Conversation Analytics can extract nearly 50 individual metrics from phone calls.
It can determine if a caller was upset, if an agent was polite, and even if the caller purchased something. It can tell if the caller was a good lead, if they were price sensitive, and even if the caller was confused.
In this blog post we’re going to describe precisely how Conversation Analytics knows that a caller was confused.
We’re even going to provide some of the phrases and keywords that Conversation Analytics listens for to determine if the caller was confused. If Conversation Analytics hears these phrases it can say, with confidence, that the caller was confused.
Traditional call tracking only provides data about which referring sources generated calls. In short: it tells you what happens BEFORE the call. That’s useful, but it’s not enough. It’s actually relatively surface data. Imagine, for example, if a web analytics platform only described what happened before the visitor arrived on your site? That would be a crappy web analytics platform.
Conversation Analytics tells you what happened ON the phone call. That’s deeper analytics.
Conversation Analytics take call tracking to powerful new levels.
Conversation Analytics uses sophisticated speech recognition technology to analyze what happened on the phone calls. Convirza has then layered proprietary algorithms on top of the speech recognition technology that seek to answer specific questions about each call. These algorithms analyze specific words and phrases that appear in the call itself—words that the agent and the caller actually speak. Based on the words and phrases that Conversation Analytics ‘hears’ it can determine if a caller purchased, was a good lead, or even if a caller was confused.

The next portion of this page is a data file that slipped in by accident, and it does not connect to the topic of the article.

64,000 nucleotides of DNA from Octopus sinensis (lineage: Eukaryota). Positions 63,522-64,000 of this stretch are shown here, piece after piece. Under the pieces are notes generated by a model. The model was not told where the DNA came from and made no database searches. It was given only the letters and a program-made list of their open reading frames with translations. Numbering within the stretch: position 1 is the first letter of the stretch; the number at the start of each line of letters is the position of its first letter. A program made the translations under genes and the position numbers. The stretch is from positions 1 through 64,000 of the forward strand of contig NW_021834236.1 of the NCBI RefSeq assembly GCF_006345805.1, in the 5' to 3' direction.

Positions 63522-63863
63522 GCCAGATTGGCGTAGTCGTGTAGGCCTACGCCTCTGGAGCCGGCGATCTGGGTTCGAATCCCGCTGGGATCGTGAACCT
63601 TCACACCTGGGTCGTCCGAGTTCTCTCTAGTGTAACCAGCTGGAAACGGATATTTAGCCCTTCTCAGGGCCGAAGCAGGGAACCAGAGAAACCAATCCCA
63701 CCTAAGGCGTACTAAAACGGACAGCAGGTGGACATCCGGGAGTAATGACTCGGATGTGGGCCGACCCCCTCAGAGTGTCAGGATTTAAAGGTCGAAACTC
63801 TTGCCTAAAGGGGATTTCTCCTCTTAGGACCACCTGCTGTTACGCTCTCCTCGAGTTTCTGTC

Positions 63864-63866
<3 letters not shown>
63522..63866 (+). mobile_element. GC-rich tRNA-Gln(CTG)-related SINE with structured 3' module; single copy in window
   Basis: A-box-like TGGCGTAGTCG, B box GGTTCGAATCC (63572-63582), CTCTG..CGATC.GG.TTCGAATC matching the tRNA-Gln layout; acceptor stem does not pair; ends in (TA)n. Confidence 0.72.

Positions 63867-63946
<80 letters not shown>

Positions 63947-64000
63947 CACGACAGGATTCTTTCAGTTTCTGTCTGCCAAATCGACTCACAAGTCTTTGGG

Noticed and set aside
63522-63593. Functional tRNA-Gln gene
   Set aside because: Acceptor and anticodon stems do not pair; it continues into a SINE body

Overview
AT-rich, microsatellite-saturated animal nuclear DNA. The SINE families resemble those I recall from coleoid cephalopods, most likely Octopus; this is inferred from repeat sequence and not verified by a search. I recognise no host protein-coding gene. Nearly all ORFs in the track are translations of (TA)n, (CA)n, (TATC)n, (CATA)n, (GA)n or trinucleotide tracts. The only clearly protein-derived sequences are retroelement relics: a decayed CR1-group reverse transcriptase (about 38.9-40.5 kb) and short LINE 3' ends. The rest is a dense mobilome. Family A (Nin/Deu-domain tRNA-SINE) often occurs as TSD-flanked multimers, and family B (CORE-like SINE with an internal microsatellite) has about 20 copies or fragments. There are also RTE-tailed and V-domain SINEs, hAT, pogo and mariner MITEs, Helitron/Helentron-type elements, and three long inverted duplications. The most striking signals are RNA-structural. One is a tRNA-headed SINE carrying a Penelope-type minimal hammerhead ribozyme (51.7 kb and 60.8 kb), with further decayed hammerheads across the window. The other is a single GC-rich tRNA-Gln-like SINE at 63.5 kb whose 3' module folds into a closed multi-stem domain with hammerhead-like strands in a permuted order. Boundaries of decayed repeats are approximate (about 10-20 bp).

Conversation Analytics expresses every element it tracks on a 0-100 scale. The higher the number, the more confident Conversation Analytics is that an event actually happened on the call. For example, if the indicator level for Caller Confusion was 98, that means Conversation Analytics is nearly certain that the caller was confused. If it was 55, it is still likely that the caller was confused, but it is also possible that the caller was not confused.
(Generally anything over 75ish is considered quite certain. You should feel comfortable automating Convirza Webhooks based on that 75 threshold).
There are over 400 specific phrases Conversation Analytics listens for to determine if a caller was confused. We’ll only list a few here. And keep in mind that all of these phrases need to be in the proper context for Conversation Analytics to conclude that the caller is confused.
– Better able to explain
– Can you explain again|could you explain again|how|it|once|one|more|that|this|what|why
– Can you just explain this
– Can you repeat|would you repeat|you repeat again
– Doesn’t|didn’t|make sense
– Don’t know what that means|not sure|can’t figure out|really confused about
– I’m confused|baflled|frustrated|annoyed
– Mind repeating|repeat again
As you can see, there are several–hundreds–of ways that a caller could indicate confusion on a call. And again, all of these phrases need to be used in context for Conversation Analytics to assign any value to them as an indicator of caller confusion.
This is cool.
What’s even cooler is all the things you can do with this data.